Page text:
Travel Tips

28 Oct

Learn the secret to a great French accent: To my surprise, my best accent came out when I was dead sick early one morning one week in my phonetics class.  My friends said they were expecting something awful when I had to read out loud, but it was spot on.  Secret = a throbbing head and sinuses, a stuffed-up nose, and a sore throat.  You’re welcome.

Start the day off right: Leave it up to my mom and dad to bring tailgating to France in the form of a 10:30 a.m. wine tasting (it was a Saturday morning after all).  Two bottles of good wine for a total of 10 euro, a day’s-worth of French practice, and a little buzz made for a successful stop.

Question everyday American things that now seem weird to you: A large coffee?  A to-go coffee, for that matter??  Driving a car everywhere.  Having restaurants/shops open all day.  Drive-thrus.  Cereal (very foreign to me now; seriously, what I wouldn’t do for a bowl of oatmeal…or Life).  Being carded (I have yet to have the satisfaction of proving my age).  Being in a place where people know how to walk down a street without playing chicken and walking into each other.  Mexican food.  Asian food.  Having a dryer for clothes.  Having an overhead shower (a luxury I miss).  Having soap in the bathrooms (yeah not so much here).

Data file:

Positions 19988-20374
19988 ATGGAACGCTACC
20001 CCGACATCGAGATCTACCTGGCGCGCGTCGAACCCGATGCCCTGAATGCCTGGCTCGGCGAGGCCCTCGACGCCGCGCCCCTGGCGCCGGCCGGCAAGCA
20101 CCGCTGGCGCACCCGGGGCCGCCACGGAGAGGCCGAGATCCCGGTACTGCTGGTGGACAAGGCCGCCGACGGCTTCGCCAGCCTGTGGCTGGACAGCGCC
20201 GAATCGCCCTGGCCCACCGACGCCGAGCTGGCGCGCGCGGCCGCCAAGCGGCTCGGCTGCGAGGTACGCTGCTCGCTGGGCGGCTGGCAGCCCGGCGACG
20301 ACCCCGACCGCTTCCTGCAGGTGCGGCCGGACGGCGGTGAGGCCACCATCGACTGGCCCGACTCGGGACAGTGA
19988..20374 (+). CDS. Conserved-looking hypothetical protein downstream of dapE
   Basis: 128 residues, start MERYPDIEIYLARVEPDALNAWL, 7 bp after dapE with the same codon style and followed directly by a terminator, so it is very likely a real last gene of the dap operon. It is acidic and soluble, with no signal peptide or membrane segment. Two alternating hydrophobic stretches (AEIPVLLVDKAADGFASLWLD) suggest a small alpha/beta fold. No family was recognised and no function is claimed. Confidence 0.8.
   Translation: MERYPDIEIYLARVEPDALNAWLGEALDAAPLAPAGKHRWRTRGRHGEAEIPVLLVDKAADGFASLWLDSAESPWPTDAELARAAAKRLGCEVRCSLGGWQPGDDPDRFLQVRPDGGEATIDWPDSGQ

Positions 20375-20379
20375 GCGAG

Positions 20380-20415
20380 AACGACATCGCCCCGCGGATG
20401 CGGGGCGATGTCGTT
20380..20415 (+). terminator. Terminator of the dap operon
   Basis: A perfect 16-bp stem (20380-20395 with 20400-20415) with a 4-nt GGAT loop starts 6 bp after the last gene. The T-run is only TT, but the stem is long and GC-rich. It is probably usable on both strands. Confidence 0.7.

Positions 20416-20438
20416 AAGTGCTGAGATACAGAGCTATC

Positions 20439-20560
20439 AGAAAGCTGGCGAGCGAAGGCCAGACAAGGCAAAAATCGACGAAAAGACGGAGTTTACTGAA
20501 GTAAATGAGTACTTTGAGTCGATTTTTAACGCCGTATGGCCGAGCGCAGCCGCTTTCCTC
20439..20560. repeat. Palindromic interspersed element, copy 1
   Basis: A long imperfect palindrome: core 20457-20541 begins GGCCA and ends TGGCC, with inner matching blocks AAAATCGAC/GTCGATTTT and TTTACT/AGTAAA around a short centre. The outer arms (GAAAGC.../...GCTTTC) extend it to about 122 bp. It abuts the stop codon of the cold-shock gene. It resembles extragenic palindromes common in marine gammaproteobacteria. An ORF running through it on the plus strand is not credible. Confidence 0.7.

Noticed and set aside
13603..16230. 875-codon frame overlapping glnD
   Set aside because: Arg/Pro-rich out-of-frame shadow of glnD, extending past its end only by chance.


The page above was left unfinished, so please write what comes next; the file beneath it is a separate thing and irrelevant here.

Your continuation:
Remember that Sunday literally means day of rest: Good luck finding places that are open or open for very long.  In general, getting lunch after 2 p.m. is difficult in (not even much) smaller cities, but on Sundays it’s nearly impossible.  Case in point, Sunday in Nîmes with the parents.  Good thing we still had some cheese and grapes left (which is saying something since we’re kind of cheese addicts).

Always have a roll of toilet paper in the car when on road trips: Restrooms are few and far between (even in Montpellier, where their version of a “public restroom” is the McDonald’s where you have to buy something and use the receipt to get in), and if you do find a public restroom, chances are it’s a nicely-ceramiced hole in the floor.  After saying I’d do so many times this fall, I finally popped a squat, no less during our peaceful picnic lunch in the French countryside next to a canal.  Camp prepared me well for extreme traveling.